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Unawareness of deficits is common and is associated with poor outcomes in Alzheimer's disease (AD); however, little is known about correlated neurobiochemical changes.
Proton magnetic resonance spectroscopy was used to examine neurobiochemical correlates of unawareness of deficits as assessed by the Dementia Deficit Scale in 36 patients with AD. Magnetic resonance spectroscopy spectra were acquired from the anterior cingulate area and right orbitofrontal area. Concentrations of N-acetyl-aspartate (NAA), total creatine, and other neurometabolites were calculated.
Nineteen (52.8%) participants had relative unawareness of deficits. This condition was negatively correlated with NAA/creatine in the anterior cingulate area (β = −0.36, p = 0.025) and positively correlated with NAA/creatine in the right orbitofrontal area (β = 0.41, p = 0.009) after controlling for dementia severity.
These findings suggest unawareness of deficits in AD was associated with the altered neurochemical metabolites in the anterior cingulate area and right orbitofrontal area. However, the two areas might have opposite neuronal functions in unawareness of deficits.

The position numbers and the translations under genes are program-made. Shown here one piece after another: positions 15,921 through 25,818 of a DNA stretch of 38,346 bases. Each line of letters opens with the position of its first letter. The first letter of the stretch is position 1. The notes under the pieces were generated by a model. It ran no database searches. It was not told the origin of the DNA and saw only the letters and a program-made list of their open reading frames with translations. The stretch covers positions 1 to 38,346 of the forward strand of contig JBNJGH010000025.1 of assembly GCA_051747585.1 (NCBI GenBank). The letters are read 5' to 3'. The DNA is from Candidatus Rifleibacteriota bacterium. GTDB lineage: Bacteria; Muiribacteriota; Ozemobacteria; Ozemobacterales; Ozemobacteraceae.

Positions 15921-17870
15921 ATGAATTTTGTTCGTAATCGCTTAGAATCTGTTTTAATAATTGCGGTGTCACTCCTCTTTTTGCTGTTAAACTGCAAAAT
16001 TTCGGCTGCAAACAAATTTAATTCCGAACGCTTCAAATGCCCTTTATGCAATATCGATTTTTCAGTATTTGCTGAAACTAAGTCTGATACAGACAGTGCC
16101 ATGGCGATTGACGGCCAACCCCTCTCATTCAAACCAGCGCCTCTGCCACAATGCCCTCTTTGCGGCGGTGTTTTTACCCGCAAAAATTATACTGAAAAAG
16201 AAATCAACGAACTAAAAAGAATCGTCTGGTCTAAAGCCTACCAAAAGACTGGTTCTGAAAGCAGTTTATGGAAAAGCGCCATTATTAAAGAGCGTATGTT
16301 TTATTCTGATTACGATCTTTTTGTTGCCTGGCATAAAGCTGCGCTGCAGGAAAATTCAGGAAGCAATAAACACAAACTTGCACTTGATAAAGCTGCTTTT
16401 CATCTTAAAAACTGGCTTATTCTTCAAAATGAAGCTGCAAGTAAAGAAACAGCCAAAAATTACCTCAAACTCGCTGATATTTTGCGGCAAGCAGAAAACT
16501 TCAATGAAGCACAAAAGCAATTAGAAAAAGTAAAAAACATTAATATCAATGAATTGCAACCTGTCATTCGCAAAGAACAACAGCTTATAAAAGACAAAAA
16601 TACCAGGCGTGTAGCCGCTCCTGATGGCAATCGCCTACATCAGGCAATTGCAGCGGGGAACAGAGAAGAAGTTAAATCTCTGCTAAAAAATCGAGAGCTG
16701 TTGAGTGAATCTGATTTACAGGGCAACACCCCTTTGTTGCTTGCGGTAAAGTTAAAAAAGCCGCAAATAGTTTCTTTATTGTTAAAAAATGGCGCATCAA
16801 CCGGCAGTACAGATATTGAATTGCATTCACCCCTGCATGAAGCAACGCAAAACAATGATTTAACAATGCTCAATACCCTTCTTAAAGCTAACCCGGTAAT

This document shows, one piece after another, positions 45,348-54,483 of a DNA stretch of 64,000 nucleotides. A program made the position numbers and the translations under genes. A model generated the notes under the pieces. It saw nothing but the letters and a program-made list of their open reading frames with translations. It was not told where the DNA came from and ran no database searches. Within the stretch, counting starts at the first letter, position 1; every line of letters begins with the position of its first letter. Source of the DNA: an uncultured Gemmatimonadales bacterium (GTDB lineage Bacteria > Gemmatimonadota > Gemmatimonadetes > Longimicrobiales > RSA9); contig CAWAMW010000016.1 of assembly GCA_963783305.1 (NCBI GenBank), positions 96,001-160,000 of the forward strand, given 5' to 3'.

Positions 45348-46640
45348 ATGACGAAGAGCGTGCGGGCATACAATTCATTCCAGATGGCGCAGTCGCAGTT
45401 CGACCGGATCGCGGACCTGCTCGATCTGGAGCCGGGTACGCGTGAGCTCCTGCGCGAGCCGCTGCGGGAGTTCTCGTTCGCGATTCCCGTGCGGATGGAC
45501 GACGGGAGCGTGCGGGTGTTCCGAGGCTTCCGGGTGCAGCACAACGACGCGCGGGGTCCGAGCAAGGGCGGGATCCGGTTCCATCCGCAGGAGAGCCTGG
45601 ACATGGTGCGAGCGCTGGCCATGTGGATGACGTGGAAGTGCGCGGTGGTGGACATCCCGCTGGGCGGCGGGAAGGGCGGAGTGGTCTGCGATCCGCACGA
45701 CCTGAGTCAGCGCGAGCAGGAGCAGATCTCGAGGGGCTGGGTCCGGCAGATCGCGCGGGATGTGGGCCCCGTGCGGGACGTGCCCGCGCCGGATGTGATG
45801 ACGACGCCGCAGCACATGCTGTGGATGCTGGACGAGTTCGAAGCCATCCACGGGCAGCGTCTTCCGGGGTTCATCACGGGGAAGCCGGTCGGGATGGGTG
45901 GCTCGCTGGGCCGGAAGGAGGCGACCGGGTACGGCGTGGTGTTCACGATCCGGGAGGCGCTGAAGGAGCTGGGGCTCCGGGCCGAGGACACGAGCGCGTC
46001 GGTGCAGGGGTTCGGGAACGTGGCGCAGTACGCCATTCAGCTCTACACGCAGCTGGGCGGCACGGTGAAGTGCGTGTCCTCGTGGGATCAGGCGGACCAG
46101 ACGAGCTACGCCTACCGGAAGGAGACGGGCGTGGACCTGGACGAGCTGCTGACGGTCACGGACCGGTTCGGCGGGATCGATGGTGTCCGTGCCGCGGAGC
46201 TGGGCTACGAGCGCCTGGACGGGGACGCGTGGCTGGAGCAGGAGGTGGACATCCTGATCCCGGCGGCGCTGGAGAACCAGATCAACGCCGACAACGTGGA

To rapidly establish a temporary isolation ward to handle an unexpected sudden outbreak of severe acute respiratory syndrome (SARS) and to evaluate the implementation of exposure control measures by healthcare workers (HCWs) for SARS patients.
Rapid creation of 60 relatively negative pressure isolation rooms for 196 suspected SARS patients transferred from 19 hospitals and daily temperature recordings of 180 volunteer HCWs from 6 medical centers.
A military hospital.
Of the 196 patients, 34 (17.3%) met the World Health Organization criteria for probable SARS with positive results of serologic testing for SARS-associated coronavirus (SARS-CoV), reverse transcriptase polymerase chain reaction (RT-PCR) from nasopharyngeal or throat swabs for SARS-CoV, or both. Seventy-four patients had suspected SARS based on unprotected exposure to SARS patients; three of them had positive results on RT-PCR but negative serologic results. The remaining 88 patients did not meet the criteria for a probable or suspected SARS diagnosis. Of the 34 patients with probable SARS, 13 were transferred to medical centers to receive mechanical ventilation due to rapid deterioration of chest x-ray results, and three patients died of SARS despite intensive therapy in medical centers. During the study period, one nurse developed probable SARS due to violation of infection control measures, but there was no evidence of cross-transmission to other HCWs.
Despite the use of full personal protection equipment, the facility failed to totally prevent exposures of HCWs to SARS but minimized the risk of nosocomial transmission. Better training and improvements in infection control infrastructure may limit the impact of SARS.
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